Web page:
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ABOUT US

Jason Fry and Greg Prince
Faith and Fear in Flushing made its debut on Feb. 16, 2005, the brainchild of two longtime friends and lifelong Met fans.

Greg Prince discovered the Mets when he was 6, during the magical summer of 1969. He is a Long Island-based writer, editor and communications consultant. Contact him here.

Jason Fry is a Brooklyn writer whose first memories include his mom leaping up and down cheering for Rusty Staub. Check out his other writing here.

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Gary Cohen Is On the Radio

With apologies to the late Warren Zevon:

Hurry home early, hurry on home
The Rays and the Rangers, and you’ll hear Gary Cohen

Fortunately, you don’t have to hurry home. At 2 o’clock Eastern, just flick on ESPN Radio (1050 AM in New York) wherever you happen to be. Or go to espnradio.com. Fire up the appropriate app. Hitch a […]

Notes From a Very Long Evening

By about the fifth inning or so it was clear that the only way to capture this Bataan Death March of a game was chronologically, as fear ebbed and flowed and was overtaken by exhaustion. If you have trouble fixing just when something happened or recalling what sparked some outburst from me, rest assured that […]

This Super Sunday Pittsburgh Lost

SUNDAY, OCTOBER 3, 1999
SHEA STADIUM
FLUSHING, NEW YORK

GARY COHEN

The last of the ninth inning in the final regular-season game of the year. The Mets and Pirates locked in a one-one duel. The Mets needing a win to guarantee there will be a tomorrow.

Greg Hansell, a well-traveled twenty-eight year-old righthander, will pitch the bottom of the ninth […]

R.A. Dickey: More Rad than Icky

I have adopted a new all-purpose rating system lately, inspired by the presence on the New York Mets pitching staff of a certain knuckleballing journeyman who has won our hearts and made me lose my mind.

• If I like something, it is “rad”.

• If I don’t care for it, it is “icky”.

Why have I decided […]

The Beautiful Game

It was a canyon of zeroes along the top line of the Citi Field scoreboard these past three nights. Read ’em, per sweep:

000 000 000
000 000 000
000 000 000

That’s what your defending National League champion Phillies left behind, thank you very much. More to the point, that’s what your homestanding New York Mets […]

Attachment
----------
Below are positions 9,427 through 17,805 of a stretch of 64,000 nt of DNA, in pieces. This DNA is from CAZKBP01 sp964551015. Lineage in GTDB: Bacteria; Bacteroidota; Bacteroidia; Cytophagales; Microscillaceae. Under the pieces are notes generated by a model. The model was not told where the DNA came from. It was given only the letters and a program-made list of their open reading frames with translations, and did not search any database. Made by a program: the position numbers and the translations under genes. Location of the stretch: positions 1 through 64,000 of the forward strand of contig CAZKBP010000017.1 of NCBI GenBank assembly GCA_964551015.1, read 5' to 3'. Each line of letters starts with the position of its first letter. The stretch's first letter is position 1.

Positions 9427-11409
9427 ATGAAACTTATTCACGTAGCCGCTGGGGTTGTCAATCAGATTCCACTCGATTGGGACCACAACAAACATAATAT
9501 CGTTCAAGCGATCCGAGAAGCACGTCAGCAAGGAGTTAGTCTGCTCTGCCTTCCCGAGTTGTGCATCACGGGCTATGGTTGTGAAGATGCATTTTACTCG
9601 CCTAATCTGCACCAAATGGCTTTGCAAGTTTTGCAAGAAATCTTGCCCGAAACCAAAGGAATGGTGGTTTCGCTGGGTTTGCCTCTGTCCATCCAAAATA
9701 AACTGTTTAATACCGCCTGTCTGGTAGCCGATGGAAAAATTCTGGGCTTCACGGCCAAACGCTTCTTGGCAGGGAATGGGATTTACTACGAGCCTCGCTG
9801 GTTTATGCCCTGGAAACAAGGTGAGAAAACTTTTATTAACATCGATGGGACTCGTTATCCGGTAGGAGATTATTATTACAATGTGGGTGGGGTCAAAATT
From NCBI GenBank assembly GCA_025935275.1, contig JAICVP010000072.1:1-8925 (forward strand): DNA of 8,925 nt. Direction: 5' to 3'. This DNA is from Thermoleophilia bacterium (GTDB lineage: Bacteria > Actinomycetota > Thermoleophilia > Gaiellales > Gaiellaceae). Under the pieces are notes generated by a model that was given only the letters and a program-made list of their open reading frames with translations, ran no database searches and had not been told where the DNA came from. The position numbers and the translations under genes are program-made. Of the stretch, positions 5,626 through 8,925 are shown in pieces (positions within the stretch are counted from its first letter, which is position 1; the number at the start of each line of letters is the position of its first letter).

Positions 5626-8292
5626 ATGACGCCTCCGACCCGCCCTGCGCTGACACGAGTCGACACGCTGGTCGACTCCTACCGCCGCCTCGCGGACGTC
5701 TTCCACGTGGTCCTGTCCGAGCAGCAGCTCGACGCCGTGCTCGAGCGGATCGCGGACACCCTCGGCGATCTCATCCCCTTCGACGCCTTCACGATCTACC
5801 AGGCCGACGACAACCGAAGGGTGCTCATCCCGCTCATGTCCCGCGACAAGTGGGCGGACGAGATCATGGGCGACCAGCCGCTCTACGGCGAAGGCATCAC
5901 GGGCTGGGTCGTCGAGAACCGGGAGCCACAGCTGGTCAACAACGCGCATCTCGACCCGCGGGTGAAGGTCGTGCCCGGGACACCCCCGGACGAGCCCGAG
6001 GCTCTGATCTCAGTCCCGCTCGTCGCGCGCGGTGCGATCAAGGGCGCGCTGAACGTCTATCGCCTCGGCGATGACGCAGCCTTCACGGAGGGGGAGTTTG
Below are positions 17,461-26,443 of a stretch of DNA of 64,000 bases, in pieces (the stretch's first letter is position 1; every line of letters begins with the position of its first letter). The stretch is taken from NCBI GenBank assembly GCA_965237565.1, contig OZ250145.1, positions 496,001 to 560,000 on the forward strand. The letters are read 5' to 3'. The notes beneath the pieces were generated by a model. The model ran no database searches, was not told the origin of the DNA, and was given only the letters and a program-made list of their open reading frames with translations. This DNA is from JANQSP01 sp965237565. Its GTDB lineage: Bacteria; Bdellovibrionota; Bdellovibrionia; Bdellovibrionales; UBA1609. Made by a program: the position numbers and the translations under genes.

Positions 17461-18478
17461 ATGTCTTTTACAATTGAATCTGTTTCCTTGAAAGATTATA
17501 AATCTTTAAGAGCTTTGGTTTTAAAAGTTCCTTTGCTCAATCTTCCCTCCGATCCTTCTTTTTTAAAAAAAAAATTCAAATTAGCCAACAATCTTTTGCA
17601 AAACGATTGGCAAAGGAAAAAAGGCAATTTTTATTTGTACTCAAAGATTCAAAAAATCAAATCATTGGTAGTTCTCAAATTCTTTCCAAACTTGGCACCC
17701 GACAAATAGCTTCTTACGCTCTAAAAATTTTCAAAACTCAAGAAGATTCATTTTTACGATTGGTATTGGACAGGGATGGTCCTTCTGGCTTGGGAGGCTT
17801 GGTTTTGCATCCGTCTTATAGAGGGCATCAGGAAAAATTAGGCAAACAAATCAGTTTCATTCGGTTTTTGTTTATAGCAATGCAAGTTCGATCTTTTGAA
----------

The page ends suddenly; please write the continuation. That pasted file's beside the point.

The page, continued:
Spiteful Baseball Gods Can't Handle Great Broadcasting

I can’t get enough of Gary Cohen in the course of a game. Except for when I know he shouldn’t have just said what he just said.

Example one from Monday night: Oliver Perez is cruising along, as calm as the Ohio River. It’s the top of the fifth, game knotted at one. Ollie is being […]

Regarding Harry

The Phillies are a family and it doesn’t matter if you are a popcorn vendor or a fixture like Vince, who handled dugout security, or Jimmy Rollins, the reigning MVP — you all might as well be wearing the uniform.
—Doug Glanville, New York Times, November 1, 2008

Doug Glanville’s loyalty and eloquence notwithstanding, there’s not much […]

The 19th Pitch of the Inning

This afternoon Minnesota beat Oakland ten to four, Scott Baker bested Joe Kennedy, Michael Cuddyer homered for Minnesota, Mark Ellis for Oakland, so at the moment, the A’s two games behind the Angels in the American League West. Angels play tonight at home against Texas with John Lackey against Kameron Loe after Bartolo Colon picked […]

Salute to Baseball

I had planned to let you know to listen to Jonathan Schwartz’s show on WNYC-FM this afternoon. For 36 consecutive Super Bowl Sundays, Schwartz ran what he called a Salute to Baseball. Before there was sportstalk radio and downloadable files and Rhino Records, there was Schwartz spending one hour in the middle of football overload […]

Disgraceland

We may be more than halfway home, but down in Met Hell we’ve still got a little ways to go. And two more permanent residents to confront.

In the non-baseball Inferno, the Eighth Circle of Hell was Malebolge, a domain of ditches separated by great folds of earth. The inhabitants of those ditches included hypocrites, thieves, […]